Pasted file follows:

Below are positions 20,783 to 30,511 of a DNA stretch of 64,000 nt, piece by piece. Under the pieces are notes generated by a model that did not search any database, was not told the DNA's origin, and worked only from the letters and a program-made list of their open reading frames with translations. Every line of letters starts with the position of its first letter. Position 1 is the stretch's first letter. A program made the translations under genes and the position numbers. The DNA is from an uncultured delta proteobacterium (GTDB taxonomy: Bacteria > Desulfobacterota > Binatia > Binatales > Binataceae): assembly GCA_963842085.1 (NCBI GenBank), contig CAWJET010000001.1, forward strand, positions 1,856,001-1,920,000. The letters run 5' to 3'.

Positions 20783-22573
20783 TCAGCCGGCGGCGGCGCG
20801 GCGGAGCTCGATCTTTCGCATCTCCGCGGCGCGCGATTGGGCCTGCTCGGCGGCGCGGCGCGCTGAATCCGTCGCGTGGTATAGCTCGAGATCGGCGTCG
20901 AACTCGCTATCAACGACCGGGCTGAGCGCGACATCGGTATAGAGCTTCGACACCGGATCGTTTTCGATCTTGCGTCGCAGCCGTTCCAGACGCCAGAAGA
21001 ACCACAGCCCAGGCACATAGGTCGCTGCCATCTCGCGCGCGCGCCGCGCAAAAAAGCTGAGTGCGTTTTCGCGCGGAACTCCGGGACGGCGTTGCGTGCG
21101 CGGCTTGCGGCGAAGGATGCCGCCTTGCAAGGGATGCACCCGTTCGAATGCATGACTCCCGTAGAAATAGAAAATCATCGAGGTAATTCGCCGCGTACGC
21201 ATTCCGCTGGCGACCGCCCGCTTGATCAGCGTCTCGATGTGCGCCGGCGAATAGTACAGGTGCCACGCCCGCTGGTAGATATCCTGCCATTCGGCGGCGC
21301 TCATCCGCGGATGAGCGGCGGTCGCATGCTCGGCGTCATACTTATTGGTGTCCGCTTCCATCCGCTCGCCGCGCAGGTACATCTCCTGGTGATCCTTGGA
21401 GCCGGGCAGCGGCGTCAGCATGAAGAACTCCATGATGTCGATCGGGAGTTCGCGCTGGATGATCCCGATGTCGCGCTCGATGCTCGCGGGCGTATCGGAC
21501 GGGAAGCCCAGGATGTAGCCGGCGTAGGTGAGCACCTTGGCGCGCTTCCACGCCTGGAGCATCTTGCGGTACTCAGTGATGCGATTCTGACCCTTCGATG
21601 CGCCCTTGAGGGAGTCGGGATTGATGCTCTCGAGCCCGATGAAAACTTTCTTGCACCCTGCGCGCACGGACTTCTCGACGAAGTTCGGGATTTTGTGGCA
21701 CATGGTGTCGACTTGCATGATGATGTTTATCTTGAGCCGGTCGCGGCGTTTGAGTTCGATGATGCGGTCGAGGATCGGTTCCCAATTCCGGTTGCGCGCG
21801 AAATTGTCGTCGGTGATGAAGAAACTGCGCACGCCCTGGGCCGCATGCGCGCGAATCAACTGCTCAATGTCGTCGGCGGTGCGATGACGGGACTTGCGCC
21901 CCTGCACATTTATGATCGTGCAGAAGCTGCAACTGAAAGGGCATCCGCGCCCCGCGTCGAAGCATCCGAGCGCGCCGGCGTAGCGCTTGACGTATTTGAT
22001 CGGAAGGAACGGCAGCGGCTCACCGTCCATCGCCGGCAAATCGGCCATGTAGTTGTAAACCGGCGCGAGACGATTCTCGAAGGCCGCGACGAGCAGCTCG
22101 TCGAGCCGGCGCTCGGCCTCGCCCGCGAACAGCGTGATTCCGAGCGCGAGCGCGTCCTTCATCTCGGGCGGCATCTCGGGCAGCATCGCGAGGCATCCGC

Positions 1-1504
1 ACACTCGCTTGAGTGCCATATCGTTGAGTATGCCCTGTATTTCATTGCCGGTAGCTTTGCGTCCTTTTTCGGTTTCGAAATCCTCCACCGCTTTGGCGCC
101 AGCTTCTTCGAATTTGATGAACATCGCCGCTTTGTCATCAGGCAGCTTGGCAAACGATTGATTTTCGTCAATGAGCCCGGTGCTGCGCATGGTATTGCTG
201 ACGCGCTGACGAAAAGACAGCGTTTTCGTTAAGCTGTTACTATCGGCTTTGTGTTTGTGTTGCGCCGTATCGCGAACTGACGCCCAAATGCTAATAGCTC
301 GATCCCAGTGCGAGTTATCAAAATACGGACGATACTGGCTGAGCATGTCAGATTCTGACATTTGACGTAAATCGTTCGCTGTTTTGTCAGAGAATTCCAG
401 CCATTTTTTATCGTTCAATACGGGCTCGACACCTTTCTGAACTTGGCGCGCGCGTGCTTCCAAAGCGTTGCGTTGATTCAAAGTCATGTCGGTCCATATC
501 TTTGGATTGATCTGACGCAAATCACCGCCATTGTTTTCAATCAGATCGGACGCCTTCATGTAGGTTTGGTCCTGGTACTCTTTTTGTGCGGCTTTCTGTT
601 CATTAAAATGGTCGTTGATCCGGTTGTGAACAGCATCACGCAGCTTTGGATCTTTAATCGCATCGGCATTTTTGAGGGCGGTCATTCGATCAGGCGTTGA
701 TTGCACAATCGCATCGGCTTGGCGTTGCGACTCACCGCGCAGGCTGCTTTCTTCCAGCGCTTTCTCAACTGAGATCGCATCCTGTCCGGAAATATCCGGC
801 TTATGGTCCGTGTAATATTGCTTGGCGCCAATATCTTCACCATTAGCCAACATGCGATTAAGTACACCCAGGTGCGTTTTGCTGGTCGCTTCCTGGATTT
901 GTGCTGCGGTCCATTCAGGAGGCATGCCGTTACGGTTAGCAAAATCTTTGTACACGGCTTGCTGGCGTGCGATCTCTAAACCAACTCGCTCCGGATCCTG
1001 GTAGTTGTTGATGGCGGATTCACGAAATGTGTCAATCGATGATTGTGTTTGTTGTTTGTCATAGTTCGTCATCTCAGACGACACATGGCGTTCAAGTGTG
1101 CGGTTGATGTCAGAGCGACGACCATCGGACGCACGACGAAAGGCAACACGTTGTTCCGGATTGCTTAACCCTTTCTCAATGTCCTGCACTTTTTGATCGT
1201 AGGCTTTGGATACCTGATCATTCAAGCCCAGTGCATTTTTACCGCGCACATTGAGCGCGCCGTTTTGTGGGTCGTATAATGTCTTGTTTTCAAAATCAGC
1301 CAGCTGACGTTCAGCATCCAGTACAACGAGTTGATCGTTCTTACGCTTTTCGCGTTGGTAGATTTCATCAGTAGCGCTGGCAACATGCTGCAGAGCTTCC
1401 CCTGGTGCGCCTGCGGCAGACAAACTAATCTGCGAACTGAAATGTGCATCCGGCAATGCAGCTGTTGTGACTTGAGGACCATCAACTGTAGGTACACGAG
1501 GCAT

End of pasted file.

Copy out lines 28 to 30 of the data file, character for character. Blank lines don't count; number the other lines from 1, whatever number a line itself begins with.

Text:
901 GTGCTGCGGTCCATTCAGGAGGCATGCCGTTACGGTTAGCAAAATCTTTGTACACGGCTTGCTGGCGTGCGATCTCTAAACCAACTCGCTCCGGATCCTG
1001 GTAGTTGTTGATGGCGGATTCACGAAATGTGTCAATCGATGATTGTGTTTGTTGTTTGTCATAGTTCGTCATCTCAGACGACACATGGCGTTCAAGTGTG
1101 CGGTTGATGTCAGAGCGACGACCATCGGACGCACGACGAAAGGCAACACGTTGTTCCGGATTGCTTAACCCTTTCTCAATGTCCTGCACTTTTTGATCGT